THIS WEEK IN NYC 
 
 
MANHATAN CHRONICLES ESSAY
WHY MEN ARE PIGS AND WOMEN ARE BITCHES
By MONIQUE RAPHEL HIGH 
 
Published: March 15, 2010 
 
 
My friend Nicole is trying to obtain financing for her first film.  In her mid-thirties, she’s a stunning blonde, but in her work, she downplays her looks and keeps her focus on her project.  Until last week, she thought she had half her financing taken care of.  A financier in his fifties, with whom she had a pleasant business relationship, had all but signed up as her major backer.  Now he’s withdrawn his support.  His girlfriend, he shamefacedly admitted to Nicole, “won’t allow” him to follow through.  “You’re too young and attractive,” he explained, leaving her venture hanging in mid-air.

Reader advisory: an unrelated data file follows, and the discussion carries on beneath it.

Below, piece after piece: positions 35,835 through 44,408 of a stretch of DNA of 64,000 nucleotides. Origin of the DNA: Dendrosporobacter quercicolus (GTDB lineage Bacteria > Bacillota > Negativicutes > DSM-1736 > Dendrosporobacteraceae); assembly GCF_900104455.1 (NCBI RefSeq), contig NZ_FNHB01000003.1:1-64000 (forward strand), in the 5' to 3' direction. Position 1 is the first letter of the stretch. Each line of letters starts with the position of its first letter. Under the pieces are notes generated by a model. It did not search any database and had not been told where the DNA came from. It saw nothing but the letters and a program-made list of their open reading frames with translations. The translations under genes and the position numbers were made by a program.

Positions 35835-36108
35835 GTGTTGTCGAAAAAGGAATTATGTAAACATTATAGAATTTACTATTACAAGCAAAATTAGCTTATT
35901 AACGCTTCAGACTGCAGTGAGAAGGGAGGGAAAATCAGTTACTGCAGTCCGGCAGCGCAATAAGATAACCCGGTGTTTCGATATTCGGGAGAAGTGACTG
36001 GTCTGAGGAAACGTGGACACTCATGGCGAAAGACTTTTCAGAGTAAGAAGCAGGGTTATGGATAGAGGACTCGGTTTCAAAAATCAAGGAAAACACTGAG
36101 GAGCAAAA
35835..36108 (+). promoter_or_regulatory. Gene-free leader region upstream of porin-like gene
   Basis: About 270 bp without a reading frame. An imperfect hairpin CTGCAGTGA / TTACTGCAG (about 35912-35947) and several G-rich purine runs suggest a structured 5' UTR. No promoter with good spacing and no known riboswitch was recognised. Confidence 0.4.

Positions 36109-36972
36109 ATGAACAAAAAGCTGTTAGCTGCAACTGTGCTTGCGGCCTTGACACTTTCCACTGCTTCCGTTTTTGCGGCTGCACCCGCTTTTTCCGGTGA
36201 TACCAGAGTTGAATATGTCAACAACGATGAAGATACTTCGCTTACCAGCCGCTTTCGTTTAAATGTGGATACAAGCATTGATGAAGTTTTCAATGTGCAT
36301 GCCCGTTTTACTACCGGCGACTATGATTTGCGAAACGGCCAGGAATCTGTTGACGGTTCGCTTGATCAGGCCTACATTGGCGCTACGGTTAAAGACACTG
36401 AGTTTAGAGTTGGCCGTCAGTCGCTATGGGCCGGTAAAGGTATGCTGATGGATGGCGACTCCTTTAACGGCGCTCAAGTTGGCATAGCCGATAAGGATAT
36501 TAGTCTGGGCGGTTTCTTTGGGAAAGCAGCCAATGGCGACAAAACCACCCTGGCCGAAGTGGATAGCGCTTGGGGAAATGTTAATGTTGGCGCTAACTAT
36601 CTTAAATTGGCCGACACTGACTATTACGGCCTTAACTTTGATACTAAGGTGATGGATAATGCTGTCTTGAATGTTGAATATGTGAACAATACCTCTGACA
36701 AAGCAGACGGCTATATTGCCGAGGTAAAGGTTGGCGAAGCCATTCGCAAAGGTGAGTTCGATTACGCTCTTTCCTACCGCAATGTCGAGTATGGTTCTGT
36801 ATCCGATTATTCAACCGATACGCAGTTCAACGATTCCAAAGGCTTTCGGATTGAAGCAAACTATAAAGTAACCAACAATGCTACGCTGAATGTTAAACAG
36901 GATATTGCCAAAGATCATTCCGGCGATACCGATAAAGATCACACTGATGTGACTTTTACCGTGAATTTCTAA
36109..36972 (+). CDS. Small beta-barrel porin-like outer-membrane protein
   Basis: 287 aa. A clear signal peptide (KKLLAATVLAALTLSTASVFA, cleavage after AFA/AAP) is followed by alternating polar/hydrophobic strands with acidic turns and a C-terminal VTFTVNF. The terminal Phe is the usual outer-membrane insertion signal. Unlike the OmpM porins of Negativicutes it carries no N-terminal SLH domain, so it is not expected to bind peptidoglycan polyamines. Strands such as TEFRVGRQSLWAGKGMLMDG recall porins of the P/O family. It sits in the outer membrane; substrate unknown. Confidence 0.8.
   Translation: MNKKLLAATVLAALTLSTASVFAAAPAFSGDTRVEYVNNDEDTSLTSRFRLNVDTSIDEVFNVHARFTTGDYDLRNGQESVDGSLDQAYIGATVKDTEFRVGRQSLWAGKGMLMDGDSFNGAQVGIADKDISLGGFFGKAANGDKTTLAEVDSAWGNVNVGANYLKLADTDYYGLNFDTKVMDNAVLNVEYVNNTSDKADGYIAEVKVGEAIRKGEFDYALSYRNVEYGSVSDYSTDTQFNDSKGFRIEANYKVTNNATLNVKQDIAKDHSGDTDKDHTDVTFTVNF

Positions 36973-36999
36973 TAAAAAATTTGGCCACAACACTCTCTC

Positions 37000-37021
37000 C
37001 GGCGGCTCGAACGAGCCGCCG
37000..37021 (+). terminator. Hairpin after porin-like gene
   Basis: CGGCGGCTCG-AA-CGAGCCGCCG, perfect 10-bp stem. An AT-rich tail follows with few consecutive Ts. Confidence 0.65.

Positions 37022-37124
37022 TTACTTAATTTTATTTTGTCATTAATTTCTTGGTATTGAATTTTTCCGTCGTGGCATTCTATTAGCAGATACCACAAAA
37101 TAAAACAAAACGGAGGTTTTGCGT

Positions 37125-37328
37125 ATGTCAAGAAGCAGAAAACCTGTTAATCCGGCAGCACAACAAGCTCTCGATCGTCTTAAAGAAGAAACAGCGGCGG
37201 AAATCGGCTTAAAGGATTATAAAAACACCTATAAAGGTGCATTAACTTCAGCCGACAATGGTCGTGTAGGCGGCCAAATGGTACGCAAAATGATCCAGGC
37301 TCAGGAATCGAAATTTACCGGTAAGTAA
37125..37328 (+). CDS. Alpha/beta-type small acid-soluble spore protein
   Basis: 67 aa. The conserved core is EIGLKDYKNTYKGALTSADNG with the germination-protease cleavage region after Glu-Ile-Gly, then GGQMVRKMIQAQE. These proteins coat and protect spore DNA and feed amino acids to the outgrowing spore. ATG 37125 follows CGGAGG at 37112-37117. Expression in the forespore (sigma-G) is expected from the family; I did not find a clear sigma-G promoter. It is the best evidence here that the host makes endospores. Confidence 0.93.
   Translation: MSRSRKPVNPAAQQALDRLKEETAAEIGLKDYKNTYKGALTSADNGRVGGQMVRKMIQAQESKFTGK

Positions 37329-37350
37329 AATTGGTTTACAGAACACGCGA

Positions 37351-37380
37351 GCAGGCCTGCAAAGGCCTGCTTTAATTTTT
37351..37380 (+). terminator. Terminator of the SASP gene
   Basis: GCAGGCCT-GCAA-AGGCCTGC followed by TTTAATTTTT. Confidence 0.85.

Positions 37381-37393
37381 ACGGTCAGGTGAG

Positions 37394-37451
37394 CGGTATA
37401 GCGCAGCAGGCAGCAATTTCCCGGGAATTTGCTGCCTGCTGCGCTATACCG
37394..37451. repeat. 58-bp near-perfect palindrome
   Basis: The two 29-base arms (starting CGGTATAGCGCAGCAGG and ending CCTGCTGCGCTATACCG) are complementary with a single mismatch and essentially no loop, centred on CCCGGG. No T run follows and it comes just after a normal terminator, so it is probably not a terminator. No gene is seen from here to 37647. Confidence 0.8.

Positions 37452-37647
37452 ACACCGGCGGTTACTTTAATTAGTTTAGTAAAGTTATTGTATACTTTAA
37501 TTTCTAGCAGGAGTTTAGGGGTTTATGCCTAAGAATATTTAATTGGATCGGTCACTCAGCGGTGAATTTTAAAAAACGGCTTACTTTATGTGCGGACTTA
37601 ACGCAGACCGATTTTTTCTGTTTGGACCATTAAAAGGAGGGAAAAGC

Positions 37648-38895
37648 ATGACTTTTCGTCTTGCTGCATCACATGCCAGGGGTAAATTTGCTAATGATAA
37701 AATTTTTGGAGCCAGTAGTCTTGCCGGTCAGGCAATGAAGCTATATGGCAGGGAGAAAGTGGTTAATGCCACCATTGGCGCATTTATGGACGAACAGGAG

He was none too nice about it, either.  His need to keep the peace with his girlfriend turned him into a boor with Nicole.

            Then there’s Jonathan, who became close friends with Susie in college, decades ago.  Every night, before going to sleep, the two called each other to say goodnight.  They double-dated like brother and sister.  But when Jon proposed to Maya, she told him she’d only accept if he promised never to speak to Susie again.  She made him call his best friend to “break up” with her while she listened in on the other extension, like a kindergarten teacher or a jailer.  He won’t even answer Susie’s heartbroken emails.